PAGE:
Environment Secretary Therese Coffey has defended Rishi Sunak’s decision not to attend the Cop27 climate summit in Egypt saying it was not one of the “big political” summits.
Ms Coffey said it was “standard practice” for world leaders to attend the big political gatherings every five years, adding that the summits in between tended to focus on more detailed discussions.
“The big push happened last year in Glasgow,” she told Sky News, adding that she and other government ministers would be attending the summit in Egypt next month. “
Traditionally, the United Nations has required countries to submit climate targets every five years including ahead of the Glasgow summit last year where world leaders gathered to pledge how they would contribute to action on climate change.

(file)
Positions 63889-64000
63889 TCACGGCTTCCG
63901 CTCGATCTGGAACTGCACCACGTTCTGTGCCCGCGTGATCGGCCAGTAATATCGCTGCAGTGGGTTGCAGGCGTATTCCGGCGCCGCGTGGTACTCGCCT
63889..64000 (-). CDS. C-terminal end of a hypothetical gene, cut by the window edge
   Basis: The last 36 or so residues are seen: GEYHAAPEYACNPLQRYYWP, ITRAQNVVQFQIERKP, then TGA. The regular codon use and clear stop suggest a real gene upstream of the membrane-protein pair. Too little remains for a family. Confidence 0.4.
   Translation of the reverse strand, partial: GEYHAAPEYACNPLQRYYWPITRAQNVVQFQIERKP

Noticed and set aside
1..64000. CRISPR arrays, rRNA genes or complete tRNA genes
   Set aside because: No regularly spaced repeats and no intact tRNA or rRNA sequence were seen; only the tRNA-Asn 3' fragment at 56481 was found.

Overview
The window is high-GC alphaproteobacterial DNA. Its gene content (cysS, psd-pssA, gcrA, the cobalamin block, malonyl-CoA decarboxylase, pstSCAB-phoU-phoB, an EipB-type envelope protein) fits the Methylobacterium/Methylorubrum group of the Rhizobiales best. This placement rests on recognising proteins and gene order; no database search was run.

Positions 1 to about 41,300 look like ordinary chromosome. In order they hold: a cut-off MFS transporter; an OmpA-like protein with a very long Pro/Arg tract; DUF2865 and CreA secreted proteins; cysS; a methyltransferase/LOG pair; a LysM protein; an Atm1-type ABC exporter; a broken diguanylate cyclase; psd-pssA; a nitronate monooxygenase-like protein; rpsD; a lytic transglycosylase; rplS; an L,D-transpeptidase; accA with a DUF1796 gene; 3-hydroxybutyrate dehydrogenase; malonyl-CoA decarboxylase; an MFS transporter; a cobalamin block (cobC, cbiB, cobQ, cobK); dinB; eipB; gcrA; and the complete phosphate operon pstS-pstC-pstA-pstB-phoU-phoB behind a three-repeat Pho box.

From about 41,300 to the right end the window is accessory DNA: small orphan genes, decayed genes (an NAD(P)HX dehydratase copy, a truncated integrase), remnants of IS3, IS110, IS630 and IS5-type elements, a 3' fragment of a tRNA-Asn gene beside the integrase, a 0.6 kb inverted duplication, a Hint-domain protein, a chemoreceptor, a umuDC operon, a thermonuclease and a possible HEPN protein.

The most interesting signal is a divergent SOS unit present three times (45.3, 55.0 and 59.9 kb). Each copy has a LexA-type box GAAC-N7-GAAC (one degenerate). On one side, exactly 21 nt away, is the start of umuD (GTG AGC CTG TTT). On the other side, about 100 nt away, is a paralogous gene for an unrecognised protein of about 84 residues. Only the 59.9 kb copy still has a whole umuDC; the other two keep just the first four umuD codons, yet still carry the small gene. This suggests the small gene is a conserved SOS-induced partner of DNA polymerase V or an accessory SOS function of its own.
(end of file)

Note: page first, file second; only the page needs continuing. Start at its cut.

However, as the climate crisis progresses more urgency and emphasis are being put on each annual summit with countries agreeing in Glasgow to update and strengthen their climate targets in 2022, rather than waiting another five years.
The United Nations warned on Thursday that the planet was headed for “catastrophe” as there is “no credible” pathway in place to rein in global temperature rise to 1.5C.
The rising importance of the annual meetings was put to Ms Coffey by Sky News, who responded that the summits have always been important, and acknowledged it was an important year for the environment.
Climate, she said, remained “very much a priority” for the new government, despite climate minister Graham Stuart and Cop26 President Alok Sharma being excluded from the Cabinet and Mr Sunak deciding not to attend Cop27.
It comes as President Joe Biden’s climate envoy John Kerry said he thought it would be “very powerful” if King Charles could attend the summit in Egypt.
Buckingham Palace confirmed earlier this month that the king would not attend the meeting after reports swirled that Liz Truss had advised him against going.